For SpaceX, the top risks identified in the report are fairly well-known and concern the Falcon 9 rocket used to launch Dragon. NASA has concerns about the composite overwrap pressure vessels that led to a catastrophic accident during fueling of the Falcon 9 rocket in 2016. NASA engineers are also tracking the company's changes to the Merlin engines to be used in the Block 5 design of the Merlin rocket.

"NASA program officials told us that they had informed SpaceX that the cracks were an unacceptable risk for human spaceflight," the report states. "SpaceX officials told us that they have made design changes, captured in this Block 5 upgrade, that did not result in any cracking during initial life testing. However, this risk will not be closed until SpaceX successfully completes qualification testing in accordance with NASA's standards without any cracks."

The report also cited two significant issues that Boeing is working regarding the Starliner. In some abort scenarios the company has simulated, the Starliner spacecraft has tumbled. Boeing hopes to put these concerns to rest with a pad abort flight test, which should occur soon.

NASA also has concerns about Starliner's forward heat shield, which protects the parachutes during re-entry but may damage the parachutes as it is pulled away from the spacecraft. "If the (commercial crew) program determines this risk is unacceptable, Boeing would need to redesign the parachute system, which the program estimates could result in at least a six-month delay," the new report states.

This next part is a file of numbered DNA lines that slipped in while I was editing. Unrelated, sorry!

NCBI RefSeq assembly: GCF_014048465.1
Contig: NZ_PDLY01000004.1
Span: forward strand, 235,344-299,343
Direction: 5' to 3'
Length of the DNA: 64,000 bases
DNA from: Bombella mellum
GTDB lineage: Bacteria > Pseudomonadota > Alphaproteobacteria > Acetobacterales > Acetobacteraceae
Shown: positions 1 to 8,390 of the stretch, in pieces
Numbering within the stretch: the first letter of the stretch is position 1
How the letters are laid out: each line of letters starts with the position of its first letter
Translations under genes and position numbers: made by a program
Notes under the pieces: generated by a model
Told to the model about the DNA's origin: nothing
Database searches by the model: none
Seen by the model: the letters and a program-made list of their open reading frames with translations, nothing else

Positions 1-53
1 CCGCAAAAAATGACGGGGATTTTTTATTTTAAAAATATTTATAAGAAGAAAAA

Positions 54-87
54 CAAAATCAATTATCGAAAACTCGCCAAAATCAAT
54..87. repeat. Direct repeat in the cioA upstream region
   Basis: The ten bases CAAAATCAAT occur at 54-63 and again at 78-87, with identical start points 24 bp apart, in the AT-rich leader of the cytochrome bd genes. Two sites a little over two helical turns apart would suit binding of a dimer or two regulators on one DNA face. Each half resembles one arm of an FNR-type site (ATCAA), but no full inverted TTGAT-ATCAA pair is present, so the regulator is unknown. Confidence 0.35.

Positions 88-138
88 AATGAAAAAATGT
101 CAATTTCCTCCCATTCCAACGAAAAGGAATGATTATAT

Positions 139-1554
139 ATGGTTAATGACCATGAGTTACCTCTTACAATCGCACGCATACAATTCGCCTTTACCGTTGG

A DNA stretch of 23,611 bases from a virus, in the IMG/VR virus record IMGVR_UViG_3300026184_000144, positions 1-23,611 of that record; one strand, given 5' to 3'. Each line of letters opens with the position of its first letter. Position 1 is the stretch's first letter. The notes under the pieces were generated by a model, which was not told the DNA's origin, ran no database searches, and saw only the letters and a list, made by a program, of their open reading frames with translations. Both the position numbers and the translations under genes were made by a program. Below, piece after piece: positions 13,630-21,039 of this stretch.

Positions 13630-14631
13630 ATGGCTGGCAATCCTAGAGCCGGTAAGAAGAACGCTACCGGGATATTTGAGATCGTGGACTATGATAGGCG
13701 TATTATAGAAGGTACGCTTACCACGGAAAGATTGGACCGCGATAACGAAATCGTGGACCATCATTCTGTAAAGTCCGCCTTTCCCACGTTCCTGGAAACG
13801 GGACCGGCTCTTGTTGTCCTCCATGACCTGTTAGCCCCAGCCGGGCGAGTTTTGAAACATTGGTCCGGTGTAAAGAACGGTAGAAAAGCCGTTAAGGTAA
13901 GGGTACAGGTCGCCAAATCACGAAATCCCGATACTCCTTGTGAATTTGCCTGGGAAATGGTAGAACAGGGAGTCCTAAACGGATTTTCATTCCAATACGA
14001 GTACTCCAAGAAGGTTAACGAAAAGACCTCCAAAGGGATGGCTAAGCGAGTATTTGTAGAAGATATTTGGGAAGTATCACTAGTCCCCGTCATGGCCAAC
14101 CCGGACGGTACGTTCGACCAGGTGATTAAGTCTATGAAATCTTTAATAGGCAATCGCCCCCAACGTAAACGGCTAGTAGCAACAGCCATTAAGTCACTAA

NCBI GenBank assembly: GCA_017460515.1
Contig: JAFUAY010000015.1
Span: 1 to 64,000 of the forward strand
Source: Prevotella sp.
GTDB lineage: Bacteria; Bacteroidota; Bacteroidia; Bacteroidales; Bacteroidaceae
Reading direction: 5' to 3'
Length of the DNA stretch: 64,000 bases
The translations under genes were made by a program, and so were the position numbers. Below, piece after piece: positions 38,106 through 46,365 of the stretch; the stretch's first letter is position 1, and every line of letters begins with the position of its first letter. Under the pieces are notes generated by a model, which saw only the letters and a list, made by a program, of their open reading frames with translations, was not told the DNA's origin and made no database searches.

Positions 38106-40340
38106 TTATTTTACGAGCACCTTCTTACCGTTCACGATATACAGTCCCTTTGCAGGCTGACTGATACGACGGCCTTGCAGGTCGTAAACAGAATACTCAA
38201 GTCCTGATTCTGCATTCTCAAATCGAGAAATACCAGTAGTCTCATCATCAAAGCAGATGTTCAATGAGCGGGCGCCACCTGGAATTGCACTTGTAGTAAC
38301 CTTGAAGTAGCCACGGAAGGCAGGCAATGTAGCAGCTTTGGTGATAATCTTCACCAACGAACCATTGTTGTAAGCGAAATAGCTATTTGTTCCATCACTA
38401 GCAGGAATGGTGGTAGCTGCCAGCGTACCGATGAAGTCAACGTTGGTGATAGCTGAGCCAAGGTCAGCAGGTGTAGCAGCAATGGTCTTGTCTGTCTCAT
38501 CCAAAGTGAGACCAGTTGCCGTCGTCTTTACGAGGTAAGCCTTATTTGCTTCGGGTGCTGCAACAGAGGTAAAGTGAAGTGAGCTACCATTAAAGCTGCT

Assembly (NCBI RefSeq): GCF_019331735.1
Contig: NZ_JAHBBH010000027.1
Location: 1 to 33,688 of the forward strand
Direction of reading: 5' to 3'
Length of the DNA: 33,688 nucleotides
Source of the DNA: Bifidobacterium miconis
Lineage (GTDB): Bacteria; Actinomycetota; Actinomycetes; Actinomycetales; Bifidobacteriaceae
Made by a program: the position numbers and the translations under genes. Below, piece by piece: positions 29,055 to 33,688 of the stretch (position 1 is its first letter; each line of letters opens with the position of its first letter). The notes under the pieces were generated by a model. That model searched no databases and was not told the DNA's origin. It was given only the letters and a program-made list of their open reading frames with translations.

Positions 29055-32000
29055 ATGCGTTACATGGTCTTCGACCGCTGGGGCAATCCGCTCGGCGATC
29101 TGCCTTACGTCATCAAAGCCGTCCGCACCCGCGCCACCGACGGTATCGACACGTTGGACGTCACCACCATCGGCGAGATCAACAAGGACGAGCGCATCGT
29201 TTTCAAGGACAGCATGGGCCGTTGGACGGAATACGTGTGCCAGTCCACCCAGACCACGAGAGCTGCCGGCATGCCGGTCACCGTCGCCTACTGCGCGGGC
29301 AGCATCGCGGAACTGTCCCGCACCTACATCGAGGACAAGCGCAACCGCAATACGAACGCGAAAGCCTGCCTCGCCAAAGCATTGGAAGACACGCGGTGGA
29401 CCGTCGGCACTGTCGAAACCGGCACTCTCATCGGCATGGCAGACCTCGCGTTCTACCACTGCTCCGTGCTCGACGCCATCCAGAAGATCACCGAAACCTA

On the positive side, the report notes that unlike some of NASA's other large programs also experiencing significant delays, the space agency will not directly bear the cost of these delays. Because the commercial crew program operates under a fixed-price contracting system, its costs are within one to two percent of earlier estimates.

https://arstechnica.com/science/2018/05/new-report-suggests-commercial-crew-program-likely-faces-further-delays/

Offline Flyaway

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Re: Commercial Crew Development (CCDev) initiative
« Reply #49 on: July 24, 2018, 12:40:35 pm »
Boeing suffers a setback with Starliner’s pad abort test

https://arstechnica.com/science/2018/07/boeing-may-have-suffered-a-setback-with-starliners-pad-abort-test/

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The engines successfully ignited and ran for the full duration, but during engine shutdown an anomaly occurred that resulted in a propellant leak. "We have been conducting a thorough investigation with assistance from our NASA and industry partners," the statement said. "We are confident we found the cause and are moving forward with corrective action. Flight safety and risk mitigation are why we conduct such rigorous testing, and anomalies are a natural part of any test program."

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Boeing officials have apparently told NASA they believe there is an operational fix to the problem rather than a need to significantly rework the Starliner spacecraft itself.